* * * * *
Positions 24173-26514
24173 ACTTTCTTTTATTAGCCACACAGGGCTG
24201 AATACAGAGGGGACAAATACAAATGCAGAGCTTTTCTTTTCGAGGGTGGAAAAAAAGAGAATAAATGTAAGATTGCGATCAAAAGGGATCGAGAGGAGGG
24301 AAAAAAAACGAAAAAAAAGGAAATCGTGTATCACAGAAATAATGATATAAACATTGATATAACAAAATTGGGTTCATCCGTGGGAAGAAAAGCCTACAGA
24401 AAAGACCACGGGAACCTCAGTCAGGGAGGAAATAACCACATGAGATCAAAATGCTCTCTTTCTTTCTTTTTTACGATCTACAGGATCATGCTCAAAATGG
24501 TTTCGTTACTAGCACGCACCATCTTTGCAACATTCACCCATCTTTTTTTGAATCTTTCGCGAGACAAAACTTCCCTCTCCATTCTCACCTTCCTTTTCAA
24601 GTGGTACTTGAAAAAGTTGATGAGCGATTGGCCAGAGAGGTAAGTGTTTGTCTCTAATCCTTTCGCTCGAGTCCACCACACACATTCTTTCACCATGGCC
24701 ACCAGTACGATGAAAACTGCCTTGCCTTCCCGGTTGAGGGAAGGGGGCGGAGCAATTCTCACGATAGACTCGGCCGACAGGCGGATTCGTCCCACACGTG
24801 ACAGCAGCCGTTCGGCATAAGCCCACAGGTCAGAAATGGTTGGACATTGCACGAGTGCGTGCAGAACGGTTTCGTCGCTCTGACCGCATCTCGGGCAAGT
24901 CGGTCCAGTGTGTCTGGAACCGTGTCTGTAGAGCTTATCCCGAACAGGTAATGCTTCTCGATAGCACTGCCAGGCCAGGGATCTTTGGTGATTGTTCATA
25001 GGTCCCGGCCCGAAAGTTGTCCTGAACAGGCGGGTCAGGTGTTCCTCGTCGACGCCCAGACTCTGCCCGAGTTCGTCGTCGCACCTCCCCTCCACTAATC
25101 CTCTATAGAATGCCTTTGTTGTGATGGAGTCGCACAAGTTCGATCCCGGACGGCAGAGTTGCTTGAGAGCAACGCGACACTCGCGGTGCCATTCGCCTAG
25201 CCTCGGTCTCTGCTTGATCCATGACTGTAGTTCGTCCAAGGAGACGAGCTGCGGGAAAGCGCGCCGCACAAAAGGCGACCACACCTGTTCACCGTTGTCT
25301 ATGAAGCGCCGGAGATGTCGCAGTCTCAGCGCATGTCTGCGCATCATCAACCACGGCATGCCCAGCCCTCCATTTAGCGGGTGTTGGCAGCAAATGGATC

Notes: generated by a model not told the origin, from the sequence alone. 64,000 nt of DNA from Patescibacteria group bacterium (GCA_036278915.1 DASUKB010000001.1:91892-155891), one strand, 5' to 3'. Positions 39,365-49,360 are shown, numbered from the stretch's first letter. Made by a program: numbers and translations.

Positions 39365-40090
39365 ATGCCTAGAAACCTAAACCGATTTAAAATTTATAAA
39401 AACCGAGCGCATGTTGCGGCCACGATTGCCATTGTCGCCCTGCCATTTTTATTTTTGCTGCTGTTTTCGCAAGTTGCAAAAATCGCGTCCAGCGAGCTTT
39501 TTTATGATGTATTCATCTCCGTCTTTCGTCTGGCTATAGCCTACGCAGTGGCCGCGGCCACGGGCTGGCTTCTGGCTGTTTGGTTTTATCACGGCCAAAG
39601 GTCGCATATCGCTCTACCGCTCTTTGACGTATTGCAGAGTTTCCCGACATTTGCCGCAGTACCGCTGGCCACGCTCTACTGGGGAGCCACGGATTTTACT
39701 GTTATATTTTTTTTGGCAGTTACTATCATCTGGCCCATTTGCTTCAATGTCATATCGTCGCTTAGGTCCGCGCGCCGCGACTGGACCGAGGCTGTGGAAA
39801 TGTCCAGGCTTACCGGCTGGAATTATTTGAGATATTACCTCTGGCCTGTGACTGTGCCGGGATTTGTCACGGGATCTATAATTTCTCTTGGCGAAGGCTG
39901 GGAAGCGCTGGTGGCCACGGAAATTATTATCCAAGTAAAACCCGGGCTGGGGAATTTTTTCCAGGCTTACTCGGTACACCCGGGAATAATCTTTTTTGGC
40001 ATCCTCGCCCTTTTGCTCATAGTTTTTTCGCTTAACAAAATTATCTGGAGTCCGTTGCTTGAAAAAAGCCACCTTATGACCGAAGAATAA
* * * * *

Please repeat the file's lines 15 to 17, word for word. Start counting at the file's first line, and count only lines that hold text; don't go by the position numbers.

Notes: generated by a model not told the origin, from the sequence alone. 64,000 nt of DNA from Patescibacteria group bacterium (GCA_036278915.1 DASUKB010000001.1:91892-155891), one strand, 5' to 3'. Positions 39,365-49,360 are shown, numbered from the stretch's first letter. Made by a program: numbers and translations.

Positions 39365-40090
39365 ATGCCTAGAAACCTAAACCGATTTAAAATTTATAAA